But the president’s critics, particularly the Catholic bishops, overreached when they kept pushing after he compromised because they made themselves easy targets for opponents to raise the specter of power-hungry theocrats who don’t care about women’s health.

Of course, the bishops aren’t trying to get re-elected in November.

Advertisements

White House announcing ‘accommodations’ for religious objections to contraceptive rule

10 Feb

Today President Obama is announcing new “accommodations” for religious nonprofit organizations that object to a rule requiring them to provide contraception coverage in their employees’ insurance plans. The rule has brewed up a political and PR storm for the Administration since the Department of Health and Human Services announced it on Jan. 20.

While churches were exempted from the rule, other religious organizations and charities, such as hospitals and universities, were not, even those affiliated with denominations that teach contraception is morally wrong. Critics said the rule effectively trespassed on religious freedom.

During a Friday morning conference call with reporters, senior administration officials outlined the new “accommodations,” under which women will have free preventive care that includes contraceptive services no matter where they work. “The policy also ensures that if a woman works for religious employers with objections to providing contraceptive services as part of its health plan, the religious employer will not be required to provide contraception coverage, but her insurance company will be required to offer contraceptive care free of charge,” according to a White House fact sheet.

The officials, speaking on background, said these provisions will be “cost neutral,” pointing out that there were no insurance premium increases when contraception was added to the Federal Employees Health Benefit System and that one study found that “covering contraception lowered premiums by 10 percent or more,” partly because women who use contraceptives typically stay healthier.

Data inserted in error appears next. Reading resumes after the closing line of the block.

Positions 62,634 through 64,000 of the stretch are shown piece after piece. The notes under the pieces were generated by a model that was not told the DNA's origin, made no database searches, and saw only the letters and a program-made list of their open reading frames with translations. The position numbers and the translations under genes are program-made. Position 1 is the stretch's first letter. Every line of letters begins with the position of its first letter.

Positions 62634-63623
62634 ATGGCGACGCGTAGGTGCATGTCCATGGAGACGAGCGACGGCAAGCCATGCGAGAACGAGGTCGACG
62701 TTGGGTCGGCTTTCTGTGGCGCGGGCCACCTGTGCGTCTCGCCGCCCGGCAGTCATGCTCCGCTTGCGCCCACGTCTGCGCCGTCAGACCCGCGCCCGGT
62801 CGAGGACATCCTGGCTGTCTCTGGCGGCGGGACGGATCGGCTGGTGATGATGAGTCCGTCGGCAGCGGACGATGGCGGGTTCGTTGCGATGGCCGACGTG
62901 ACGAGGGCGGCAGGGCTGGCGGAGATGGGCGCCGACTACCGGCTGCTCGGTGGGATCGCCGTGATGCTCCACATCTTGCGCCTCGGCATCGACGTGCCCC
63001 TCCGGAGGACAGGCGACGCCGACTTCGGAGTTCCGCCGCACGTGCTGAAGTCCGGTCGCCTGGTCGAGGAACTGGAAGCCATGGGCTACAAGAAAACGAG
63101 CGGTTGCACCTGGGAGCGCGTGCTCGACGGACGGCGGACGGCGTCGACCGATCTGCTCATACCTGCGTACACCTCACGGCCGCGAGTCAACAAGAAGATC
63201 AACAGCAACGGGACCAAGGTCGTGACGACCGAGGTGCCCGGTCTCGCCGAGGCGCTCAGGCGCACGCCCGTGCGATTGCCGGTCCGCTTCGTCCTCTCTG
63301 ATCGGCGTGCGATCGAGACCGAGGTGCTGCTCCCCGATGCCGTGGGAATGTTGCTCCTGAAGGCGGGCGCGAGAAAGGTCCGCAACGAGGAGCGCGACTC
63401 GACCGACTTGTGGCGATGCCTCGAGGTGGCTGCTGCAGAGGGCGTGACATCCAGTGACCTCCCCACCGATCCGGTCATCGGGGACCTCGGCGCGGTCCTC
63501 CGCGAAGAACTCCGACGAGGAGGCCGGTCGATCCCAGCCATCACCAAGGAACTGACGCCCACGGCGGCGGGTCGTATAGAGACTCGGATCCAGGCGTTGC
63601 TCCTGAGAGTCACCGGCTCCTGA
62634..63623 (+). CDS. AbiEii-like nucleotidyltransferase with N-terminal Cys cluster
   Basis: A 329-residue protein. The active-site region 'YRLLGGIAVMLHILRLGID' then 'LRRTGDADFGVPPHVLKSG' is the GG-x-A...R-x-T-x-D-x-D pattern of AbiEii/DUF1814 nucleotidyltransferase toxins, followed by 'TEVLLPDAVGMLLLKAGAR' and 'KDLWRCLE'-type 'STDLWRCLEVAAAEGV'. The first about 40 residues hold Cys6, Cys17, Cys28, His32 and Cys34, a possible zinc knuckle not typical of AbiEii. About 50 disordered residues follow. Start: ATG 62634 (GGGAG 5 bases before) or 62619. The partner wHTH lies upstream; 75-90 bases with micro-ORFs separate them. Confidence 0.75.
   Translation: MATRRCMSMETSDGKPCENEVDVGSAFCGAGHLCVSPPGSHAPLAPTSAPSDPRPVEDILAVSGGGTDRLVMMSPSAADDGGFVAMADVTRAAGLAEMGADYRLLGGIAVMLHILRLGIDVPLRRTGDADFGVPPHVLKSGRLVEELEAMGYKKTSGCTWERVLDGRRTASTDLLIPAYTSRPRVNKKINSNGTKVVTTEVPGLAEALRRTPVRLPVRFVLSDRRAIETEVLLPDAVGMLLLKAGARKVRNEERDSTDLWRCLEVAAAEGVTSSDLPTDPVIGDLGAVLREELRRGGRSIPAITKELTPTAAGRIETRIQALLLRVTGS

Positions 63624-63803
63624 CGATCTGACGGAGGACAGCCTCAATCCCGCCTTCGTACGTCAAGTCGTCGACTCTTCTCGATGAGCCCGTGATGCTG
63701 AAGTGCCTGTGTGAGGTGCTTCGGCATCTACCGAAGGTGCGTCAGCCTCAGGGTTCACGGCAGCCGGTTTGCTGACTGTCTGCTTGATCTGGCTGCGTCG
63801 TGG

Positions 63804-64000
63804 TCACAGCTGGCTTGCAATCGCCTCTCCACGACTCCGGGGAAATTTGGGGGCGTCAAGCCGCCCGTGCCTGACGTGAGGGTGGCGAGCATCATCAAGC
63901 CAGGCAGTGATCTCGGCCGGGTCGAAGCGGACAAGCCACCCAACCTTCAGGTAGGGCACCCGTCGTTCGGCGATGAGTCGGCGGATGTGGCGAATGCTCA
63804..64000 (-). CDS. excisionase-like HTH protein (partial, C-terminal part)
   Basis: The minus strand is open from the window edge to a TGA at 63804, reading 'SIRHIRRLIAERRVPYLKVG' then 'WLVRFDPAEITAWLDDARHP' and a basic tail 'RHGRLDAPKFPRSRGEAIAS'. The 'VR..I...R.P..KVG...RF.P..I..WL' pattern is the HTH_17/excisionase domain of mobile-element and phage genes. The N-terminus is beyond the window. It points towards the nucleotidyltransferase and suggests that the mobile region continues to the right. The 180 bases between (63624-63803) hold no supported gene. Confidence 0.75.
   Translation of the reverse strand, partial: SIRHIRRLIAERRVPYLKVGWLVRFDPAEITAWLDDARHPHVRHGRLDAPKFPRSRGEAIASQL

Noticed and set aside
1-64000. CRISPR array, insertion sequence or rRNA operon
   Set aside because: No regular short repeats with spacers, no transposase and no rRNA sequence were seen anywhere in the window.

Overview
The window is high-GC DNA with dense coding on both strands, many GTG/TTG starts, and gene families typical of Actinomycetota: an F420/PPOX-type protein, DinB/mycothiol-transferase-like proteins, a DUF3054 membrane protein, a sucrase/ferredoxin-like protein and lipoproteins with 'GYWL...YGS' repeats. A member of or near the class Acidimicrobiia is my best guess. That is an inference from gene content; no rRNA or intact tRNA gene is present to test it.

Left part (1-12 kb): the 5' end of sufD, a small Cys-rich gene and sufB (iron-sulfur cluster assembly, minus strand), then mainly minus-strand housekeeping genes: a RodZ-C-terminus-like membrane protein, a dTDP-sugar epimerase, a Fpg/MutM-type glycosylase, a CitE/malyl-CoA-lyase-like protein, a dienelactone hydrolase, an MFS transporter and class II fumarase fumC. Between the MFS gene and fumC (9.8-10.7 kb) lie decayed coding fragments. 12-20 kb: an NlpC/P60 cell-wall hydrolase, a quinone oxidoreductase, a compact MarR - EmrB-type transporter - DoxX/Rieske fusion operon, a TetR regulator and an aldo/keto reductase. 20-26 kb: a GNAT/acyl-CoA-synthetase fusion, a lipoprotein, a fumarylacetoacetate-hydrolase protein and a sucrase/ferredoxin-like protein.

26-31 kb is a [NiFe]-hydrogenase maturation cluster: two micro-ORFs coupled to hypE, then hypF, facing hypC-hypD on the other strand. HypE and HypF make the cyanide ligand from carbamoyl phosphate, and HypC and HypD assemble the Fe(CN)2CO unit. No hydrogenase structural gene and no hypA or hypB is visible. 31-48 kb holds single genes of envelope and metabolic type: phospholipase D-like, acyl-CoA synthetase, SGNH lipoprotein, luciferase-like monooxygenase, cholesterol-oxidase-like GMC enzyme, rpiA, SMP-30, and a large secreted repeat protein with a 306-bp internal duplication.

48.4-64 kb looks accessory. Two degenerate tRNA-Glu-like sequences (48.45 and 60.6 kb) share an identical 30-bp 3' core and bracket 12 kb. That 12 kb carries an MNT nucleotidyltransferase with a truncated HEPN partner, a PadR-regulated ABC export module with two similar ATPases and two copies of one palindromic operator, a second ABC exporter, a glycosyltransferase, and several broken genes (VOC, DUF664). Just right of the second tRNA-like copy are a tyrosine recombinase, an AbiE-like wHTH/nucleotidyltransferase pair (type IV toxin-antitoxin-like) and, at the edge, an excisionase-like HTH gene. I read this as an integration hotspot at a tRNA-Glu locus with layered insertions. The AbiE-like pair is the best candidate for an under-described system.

So: religious organizations will not need to provide contraceptive coverage or refer their employees to organizations that provide contraception. They will not be required to subsidize the cost of contraception. Coverage will be offered to women by their employers’ insurance companies directly, “with no role for religious employers who oppose contraception,” according to the White House. Insurance companies will be required to provide contraception coverage to these women free of charge.

The White House has been under fire since announcing the rule last month, with the U.S. Conference of Catholic Bishops leading the charge, saying the administration was threatening religious liberty. Other religious leaders and groups, including Orthodox, evangelicals and liberal Catholics (as well as Republican party leaders and presidential candidates) also joined the opposition.

Administration officials insisted today that a one-year transition for religious organizations, announced Jan. 20, was intended to give time to “work out solutions” in implementation. But reporters pushed back, since the initial announcement stated the one-year period would give organizations time to “comply with the new law” and “adapt to this new rule.” One reporter asked if the White House had “a messaging problem.”

%d bloggers like this: